March 2015
Volume 56, Issue 3
Letters to the Editor  |   March 2015
Author Response: More to Stable Tears Than Thickness of the Lipid Layer
Author Affiliations & Notes
  • P. Ewen King-Smith
    College of Optometry, The Ohio State University, Columbus, Ohio, United States; and
  • Richard J. Braun
    Department of Mathematical Sciences, University of Delaware, Newark, Delaware, United States.
Investigative Ophthalmology & Visual Science March 2015, Vol.56, 1602. doi:10.1167/iovs.15-16607
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      P. Ewen King-Smith, Richard J. Braun; Author Response: More to Stable Tears Than Thickness of the Lipid Layer. Invest. Ophthalmol. Vis. Sci. 2015;56(3):1602. doi: 10.1167/iovs.15-16607.

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      © ARVO (1962-2015); The Authors (2016-present)

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We are in general agreement with the thoughtful discussion of Fenner and Tong1 about how tear film breakup is dependent on factors other than reduced thickness of the lipid layer. Our paper2 showed that while breakup patterns are usually associated with corresponding patterns in the lipid layer, the lipid was sometimes not obviously thinner in the breakup region (Fig. 8) or may even have appeared to be thicker (Fig. 9). An interpretation of these results is that the structure and/or composition of the local lipid layer was defective, causing excessive evaporation and rapid tear film thinning and breakup. However, it should be noted that breakup was sometimes associated with regions of thin lipid—Figures 6 and 7. Thus our findings indicate that breakup is sometimes associated with thin lipid and sometimes with abnormal lipid that is not particularly thin.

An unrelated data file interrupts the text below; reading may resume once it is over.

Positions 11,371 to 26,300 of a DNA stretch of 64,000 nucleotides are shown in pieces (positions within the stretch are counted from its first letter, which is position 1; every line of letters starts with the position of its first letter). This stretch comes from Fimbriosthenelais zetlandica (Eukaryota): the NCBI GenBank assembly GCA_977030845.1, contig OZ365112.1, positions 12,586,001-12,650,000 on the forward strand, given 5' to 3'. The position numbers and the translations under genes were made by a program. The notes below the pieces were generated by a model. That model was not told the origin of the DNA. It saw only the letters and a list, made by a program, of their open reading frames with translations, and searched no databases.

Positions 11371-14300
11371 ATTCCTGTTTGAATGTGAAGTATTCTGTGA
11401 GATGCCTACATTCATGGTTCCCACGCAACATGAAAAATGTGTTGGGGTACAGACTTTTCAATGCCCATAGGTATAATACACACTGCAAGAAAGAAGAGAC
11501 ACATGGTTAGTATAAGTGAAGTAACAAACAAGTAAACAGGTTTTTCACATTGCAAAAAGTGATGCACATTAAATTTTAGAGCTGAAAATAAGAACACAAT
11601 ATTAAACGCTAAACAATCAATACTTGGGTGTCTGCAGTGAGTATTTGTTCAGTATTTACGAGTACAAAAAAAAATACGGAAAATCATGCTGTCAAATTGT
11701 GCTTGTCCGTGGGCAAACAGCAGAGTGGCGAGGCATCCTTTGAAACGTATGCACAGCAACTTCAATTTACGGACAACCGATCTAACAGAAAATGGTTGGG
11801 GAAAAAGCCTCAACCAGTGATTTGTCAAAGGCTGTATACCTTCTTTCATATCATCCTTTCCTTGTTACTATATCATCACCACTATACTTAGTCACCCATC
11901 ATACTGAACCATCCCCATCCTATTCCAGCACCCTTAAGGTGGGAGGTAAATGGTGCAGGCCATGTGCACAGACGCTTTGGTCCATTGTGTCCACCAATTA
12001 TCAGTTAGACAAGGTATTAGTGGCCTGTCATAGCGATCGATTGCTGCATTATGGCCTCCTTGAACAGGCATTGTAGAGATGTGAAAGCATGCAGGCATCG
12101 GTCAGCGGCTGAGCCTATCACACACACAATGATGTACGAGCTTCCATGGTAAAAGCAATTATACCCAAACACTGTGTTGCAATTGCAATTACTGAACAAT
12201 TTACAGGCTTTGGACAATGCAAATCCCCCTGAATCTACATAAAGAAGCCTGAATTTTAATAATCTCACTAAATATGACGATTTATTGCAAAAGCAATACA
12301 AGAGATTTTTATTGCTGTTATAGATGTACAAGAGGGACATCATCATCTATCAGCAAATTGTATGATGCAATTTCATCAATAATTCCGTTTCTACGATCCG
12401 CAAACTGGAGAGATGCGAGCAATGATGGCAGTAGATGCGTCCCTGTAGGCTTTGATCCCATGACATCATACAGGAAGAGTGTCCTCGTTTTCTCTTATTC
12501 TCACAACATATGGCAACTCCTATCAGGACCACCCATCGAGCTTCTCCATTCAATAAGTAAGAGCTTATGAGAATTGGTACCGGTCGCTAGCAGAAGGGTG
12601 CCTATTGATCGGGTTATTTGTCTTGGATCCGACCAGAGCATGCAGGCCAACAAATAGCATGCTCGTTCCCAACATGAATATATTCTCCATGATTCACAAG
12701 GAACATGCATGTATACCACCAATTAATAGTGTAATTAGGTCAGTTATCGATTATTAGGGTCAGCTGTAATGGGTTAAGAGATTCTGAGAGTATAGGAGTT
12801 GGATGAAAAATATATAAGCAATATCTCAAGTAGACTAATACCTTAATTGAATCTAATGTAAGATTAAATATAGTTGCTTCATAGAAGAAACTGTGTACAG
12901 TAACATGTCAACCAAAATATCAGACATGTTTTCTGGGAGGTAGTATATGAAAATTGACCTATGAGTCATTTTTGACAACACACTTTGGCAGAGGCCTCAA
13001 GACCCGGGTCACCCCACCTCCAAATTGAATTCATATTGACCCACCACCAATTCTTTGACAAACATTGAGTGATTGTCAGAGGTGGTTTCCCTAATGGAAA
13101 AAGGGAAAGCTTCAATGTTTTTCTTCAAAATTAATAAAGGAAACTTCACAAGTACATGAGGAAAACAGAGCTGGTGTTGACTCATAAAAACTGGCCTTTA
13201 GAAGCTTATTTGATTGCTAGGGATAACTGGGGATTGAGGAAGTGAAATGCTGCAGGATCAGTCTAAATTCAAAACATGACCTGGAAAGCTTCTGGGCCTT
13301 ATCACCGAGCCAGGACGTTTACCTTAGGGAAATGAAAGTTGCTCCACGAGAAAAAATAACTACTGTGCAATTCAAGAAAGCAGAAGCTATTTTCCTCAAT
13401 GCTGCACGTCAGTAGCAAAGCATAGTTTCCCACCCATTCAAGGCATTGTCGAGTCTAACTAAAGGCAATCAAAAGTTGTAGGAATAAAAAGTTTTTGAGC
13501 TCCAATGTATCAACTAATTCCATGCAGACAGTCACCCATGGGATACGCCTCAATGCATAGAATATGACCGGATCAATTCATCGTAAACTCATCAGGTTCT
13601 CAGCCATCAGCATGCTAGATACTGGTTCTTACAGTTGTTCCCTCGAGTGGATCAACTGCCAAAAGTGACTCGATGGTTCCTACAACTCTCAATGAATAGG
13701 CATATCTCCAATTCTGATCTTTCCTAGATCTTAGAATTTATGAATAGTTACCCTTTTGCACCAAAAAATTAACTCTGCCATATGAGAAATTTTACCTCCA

We note that Fenner and Tong1 found no significant correlation between tear film breakup time and lipid thickness in their study. We have performed a similar study on 95 subjects, 42 of whom were classified as dry eye by the Ocular Surface Disease Index questionnaire. Central lipid thickness was determined using a previously described method3 followed by fluorescein breakup time measurement. We found a significant but weak correlation, Spearman R = 0.233, P = 0.025. The difference in statistical significance between Fenner and Tong's result and ours may be related to a difference in the study population and also to sampling variance. The two studies are in agreement that the correlation between breakup time and lipid thickness is weak at best. 
Despite this poor correlation, we would still maintain that a major factor in tear film breakup is increased evaporation through a defective lipid layer, either because the layer is too thin or because of abnormal structure and composition. We have summarized evidence that the normal lipid layer is a good barrier to evaporation, and that a defective lipid layer causes increased evaporation leading to rapid tear film thinning between blinks and contributing to breakup.4